Library Header Image
LSE Theses Online London School of Economics web site

Engendering peace or a gendered peace? The UN and liberal peacebuilding in Sierra Leone, 2002-2007.

Barnes, Karen (2010) Engendering peace or a gendered peace? The UN and liberal peacebuilding in Sierra Leone, 2002-2007. PhD thesis, London School of Economics and Political Science.

Download (11MB) | Preview


The literature on gender, peace and security and the growing body of critiques of contemporary peacebuilding have developed largely in isolation from one another. Although there have been some recent attempts to make linkages between the two, specific feminist critiques of the liberal peacebuilding consensus are lacking. This is despite the potentially valuable contribution that such a merging could bring to our understanding of both the goals and the means through which peacebuilding is understood and practiced by the international community. Furthermore, applying the critiques of liberal peacebuilding approaches could also deepen the analysis and cast light on the way that the international community integrates gender issues into peacebuilding processes, and the inherent problems in their approach. This thesis will contribute to bridging this gap by drawing on both sets of literature, and through an in-depth case study of Sierra Leone, will assess the UN's efforts to integrate gender issues into its peacebuilding policies and programming from 2002-2007. The central argument of the thesis is that the international community's gender and peacebuilding agenda in Sierra Leone is based on liberal feminist assumptions which inherently limit and challenge the extent to which the UN has been able to bring about a positive transformation in gender roles and relations. By contrasting UN liberal peacebuilding with the locally-rooted and context- specific experiences and approaches of women's organisations and networks working for peace at the community and national levels in Sierra Leone, this thesis will argue that building on these informal activities may represent an opportunity for a more emancipatory and gender-sensitive form of peacebuilding.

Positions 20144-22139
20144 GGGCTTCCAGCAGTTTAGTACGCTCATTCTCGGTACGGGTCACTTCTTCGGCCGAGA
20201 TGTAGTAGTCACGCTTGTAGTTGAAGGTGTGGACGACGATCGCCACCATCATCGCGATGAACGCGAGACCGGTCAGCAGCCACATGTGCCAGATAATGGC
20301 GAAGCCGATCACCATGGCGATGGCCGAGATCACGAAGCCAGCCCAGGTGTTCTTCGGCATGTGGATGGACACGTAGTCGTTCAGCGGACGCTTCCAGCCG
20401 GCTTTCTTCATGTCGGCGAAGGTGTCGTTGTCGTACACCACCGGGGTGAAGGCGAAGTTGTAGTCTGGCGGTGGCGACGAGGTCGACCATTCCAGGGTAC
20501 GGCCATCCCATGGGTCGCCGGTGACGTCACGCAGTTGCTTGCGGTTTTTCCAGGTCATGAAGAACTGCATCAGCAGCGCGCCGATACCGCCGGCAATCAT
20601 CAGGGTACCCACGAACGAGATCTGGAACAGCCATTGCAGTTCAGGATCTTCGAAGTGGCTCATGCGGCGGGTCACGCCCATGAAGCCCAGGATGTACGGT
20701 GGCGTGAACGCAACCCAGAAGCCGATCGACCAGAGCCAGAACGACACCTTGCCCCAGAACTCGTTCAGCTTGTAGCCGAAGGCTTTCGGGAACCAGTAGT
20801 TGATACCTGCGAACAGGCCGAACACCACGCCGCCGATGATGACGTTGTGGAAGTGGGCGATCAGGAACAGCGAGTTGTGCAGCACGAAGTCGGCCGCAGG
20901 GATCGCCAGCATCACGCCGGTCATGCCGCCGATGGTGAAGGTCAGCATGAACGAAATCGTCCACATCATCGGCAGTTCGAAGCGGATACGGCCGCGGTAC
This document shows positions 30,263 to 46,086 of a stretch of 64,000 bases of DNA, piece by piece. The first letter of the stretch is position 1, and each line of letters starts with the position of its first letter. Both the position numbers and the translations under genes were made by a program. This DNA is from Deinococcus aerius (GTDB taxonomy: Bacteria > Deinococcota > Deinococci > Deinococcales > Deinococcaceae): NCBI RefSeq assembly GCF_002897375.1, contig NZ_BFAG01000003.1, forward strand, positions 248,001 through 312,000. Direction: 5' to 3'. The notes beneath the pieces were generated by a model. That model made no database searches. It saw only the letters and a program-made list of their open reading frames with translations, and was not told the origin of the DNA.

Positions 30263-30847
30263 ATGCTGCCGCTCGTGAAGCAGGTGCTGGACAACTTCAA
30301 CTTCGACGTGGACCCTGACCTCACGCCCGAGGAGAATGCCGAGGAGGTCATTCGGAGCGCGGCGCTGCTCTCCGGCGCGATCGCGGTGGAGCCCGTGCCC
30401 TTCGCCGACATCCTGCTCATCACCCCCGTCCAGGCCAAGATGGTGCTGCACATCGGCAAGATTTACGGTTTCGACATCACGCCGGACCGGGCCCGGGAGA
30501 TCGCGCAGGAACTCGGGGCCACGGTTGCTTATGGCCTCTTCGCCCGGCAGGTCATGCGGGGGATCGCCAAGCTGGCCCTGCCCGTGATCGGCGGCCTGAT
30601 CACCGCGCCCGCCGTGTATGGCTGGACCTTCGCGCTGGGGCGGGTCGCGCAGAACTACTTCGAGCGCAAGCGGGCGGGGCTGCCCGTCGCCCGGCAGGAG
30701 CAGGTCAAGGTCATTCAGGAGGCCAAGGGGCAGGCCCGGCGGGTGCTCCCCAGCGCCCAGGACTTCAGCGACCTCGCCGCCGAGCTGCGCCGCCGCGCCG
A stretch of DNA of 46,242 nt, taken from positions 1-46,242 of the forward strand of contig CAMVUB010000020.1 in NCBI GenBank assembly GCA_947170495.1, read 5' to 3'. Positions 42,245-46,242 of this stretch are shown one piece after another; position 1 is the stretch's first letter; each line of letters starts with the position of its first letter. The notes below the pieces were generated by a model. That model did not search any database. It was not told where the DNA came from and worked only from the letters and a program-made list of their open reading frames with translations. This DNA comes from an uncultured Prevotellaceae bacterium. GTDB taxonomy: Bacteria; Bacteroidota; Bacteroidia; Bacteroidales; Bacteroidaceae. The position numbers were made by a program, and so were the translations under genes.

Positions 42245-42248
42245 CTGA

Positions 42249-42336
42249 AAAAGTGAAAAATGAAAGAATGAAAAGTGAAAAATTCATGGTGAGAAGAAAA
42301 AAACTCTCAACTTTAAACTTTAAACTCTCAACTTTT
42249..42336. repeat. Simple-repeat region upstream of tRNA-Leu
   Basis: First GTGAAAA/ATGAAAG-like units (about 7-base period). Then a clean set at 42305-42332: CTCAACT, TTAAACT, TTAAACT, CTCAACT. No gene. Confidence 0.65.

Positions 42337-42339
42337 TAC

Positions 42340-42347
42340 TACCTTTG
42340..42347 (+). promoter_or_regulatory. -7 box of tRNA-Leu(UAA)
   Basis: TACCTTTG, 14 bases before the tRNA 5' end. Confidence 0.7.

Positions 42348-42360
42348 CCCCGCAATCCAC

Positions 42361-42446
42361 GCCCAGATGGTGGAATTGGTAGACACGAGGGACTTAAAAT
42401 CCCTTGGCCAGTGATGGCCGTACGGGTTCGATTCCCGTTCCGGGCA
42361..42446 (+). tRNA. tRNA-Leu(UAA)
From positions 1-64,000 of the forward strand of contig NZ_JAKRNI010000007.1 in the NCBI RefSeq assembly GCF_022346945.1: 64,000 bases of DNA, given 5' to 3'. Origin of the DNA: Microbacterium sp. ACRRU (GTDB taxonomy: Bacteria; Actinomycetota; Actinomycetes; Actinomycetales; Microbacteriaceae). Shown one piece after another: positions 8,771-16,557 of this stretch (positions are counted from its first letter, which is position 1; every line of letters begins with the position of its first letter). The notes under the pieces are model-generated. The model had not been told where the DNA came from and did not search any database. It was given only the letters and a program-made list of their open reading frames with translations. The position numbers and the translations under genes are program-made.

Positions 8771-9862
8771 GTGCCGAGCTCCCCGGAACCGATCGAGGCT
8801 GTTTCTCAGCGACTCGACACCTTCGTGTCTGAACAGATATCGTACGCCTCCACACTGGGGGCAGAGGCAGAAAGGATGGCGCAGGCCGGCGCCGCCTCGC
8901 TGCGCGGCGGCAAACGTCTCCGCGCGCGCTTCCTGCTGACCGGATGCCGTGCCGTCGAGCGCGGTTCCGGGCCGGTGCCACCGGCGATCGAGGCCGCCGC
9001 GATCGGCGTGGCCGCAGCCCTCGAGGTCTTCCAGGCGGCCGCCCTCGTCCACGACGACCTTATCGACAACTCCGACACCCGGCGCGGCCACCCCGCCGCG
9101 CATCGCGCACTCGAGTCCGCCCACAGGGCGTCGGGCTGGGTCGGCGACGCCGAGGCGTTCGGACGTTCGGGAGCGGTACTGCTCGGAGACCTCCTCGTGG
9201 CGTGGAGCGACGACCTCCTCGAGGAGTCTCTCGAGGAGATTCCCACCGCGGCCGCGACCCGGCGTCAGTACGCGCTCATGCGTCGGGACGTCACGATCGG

Item Type: Thesis (PhD)
Uncontrolled Keywords: Peace Studies, Sub Saharan Africa Studies, Gender Studies, Political Science, International Relations
Sets: Collections > ProQuest Etheses
Departments > International Relations

Actions (login required)

Record administration - authorised staff only Record administration - authorised staff only


Downloads per month over past year

View more statistics